Stowe, Howells, James, and Wharton at Home
Epilogue: Where the Houses Stand Today 140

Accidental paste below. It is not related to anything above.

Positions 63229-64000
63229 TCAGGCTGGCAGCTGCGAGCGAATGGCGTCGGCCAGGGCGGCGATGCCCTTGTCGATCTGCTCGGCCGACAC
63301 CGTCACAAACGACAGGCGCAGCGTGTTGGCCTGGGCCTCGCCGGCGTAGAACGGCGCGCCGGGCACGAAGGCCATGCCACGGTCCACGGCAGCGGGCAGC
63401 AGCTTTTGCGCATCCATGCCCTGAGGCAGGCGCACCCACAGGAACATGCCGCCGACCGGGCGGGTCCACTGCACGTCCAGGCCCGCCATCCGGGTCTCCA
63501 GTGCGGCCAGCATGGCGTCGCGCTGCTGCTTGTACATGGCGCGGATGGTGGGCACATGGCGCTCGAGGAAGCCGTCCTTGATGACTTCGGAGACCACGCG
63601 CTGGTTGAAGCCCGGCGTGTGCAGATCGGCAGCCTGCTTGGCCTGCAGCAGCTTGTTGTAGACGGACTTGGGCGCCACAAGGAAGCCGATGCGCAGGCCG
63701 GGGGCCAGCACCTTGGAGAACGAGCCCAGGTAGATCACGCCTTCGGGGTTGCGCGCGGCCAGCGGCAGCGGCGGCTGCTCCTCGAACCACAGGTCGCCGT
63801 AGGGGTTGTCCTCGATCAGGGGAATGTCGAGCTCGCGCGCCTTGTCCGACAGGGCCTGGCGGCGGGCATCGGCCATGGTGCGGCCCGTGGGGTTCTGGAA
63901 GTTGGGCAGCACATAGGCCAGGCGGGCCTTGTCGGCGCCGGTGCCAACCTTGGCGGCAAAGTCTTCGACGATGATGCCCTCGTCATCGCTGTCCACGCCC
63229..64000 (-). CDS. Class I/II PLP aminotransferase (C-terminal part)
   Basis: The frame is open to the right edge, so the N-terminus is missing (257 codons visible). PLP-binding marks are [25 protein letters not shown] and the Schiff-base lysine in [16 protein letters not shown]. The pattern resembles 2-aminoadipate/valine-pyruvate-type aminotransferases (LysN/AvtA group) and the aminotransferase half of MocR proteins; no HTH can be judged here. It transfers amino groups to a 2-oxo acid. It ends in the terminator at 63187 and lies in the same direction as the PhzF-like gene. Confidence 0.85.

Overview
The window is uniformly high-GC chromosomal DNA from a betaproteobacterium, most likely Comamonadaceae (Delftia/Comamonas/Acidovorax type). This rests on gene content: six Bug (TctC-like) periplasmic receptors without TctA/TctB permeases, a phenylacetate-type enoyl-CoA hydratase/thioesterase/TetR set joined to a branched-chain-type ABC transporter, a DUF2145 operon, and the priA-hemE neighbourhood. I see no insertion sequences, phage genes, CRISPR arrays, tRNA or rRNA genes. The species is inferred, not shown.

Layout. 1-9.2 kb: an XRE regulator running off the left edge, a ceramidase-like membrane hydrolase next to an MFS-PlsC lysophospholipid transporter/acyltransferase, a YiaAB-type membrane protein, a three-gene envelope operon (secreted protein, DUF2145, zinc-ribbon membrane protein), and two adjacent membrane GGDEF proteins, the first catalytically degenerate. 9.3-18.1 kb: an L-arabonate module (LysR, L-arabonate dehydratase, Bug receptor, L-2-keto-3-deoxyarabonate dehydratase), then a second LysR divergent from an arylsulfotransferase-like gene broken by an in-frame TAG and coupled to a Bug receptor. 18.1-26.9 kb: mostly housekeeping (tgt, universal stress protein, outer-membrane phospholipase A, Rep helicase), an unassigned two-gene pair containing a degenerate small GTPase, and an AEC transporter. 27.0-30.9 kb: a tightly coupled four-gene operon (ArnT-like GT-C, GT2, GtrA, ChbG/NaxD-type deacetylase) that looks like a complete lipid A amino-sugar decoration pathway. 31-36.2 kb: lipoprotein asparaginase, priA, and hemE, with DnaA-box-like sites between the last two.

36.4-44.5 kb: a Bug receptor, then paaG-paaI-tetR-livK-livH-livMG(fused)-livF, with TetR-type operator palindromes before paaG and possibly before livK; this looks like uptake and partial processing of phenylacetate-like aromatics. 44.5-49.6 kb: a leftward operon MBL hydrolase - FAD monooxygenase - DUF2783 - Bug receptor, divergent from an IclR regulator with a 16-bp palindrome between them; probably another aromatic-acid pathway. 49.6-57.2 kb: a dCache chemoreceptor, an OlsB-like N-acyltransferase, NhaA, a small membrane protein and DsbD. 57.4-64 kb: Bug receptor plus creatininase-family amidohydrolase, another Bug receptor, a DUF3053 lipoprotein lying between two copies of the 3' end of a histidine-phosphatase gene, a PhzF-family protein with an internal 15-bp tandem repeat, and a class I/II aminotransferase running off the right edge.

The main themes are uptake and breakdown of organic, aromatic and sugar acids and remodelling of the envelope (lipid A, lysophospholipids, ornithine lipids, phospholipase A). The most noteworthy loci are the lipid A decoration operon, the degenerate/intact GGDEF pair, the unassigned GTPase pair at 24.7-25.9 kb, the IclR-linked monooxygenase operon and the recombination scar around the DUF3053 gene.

EPILOGUE Where the Houses Stand Today In spite of each individual’s inevitable impermanence, architecture can offer permanent testimony to the past. Though the lives of the four authors discussed in this book were transient, often restless, and collectively involved moves to eight states, three countries, and over forty properties, a remarkable number of their dwellings still stand. In Cambridge today, one can follow a path—as I have many times— from Howells’s first house at 41 Sacramento Street, across Massachusetts Avenue to 3 Berkeley Street, and around the corner to 37 Concord Avenue. From there, one can take the commuter rail or walk, as Howells and James did, to Belmont and peer through the woods to Redtop, still standing in all its glory, meticulously maintained by its current proud owners. Or, one can take Interstate 95 along the Connecticut coastline into Rhode Island, and drive by Wharton’s former Pencraig Cottage on Harrison Avenue and Land’s End, both in the still-prominent resort town of Newport, and made dignified by the work of Edith Wharton and Ogden Codman, Jr. One can drive north from Boston to the Stone Cabin in Andover, Massachusetts, where Stowe displayed the wares of her travels in Europe in the 1850s, and where the current Dean of Students of Phillips Academy resides. Drive further north and east, and the tourist will find the solid white Greek Revival house in Brunswick, Maine, where Stowe wrote Uncle Tom’s Cabin, and the cottage in Kittery Point, Maine, where Howells spent the...
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